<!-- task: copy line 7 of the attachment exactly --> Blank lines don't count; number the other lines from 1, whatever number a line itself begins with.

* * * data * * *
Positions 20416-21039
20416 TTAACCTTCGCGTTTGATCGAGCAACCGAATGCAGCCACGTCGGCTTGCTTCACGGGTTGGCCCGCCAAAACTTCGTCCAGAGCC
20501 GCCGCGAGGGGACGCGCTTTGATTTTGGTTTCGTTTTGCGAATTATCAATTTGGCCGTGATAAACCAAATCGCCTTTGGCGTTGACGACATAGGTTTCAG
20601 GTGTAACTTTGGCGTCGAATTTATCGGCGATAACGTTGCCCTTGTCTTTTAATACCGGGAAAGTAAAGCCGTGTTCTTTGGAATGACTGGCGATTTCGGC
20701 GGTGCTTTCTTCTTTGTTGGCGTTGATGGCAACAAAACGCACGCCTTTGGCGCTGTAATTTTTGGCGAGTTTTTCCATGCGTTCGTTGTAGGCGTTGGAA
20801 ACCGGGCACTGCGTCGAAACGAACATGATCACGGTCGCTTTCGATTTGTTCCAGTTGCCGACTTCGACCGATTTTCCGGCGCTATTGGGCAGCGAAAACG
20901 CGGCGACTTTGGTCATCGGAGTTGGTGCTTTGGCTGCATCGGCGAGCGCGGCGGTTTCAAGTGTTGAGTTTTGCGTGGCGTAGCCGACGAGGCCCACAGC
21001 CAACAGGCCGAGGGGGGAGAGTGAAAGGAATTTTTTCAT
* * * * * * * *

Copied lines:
20901 CGGCGACTTTGGTCATCGGAGTTGGTGCTTTGGCTGCATCGGCGAGCGCGGCGGTTTCAAGTGTTGAGTTTTGCGTGGCGTAGCCGACGAGGCCCACAGC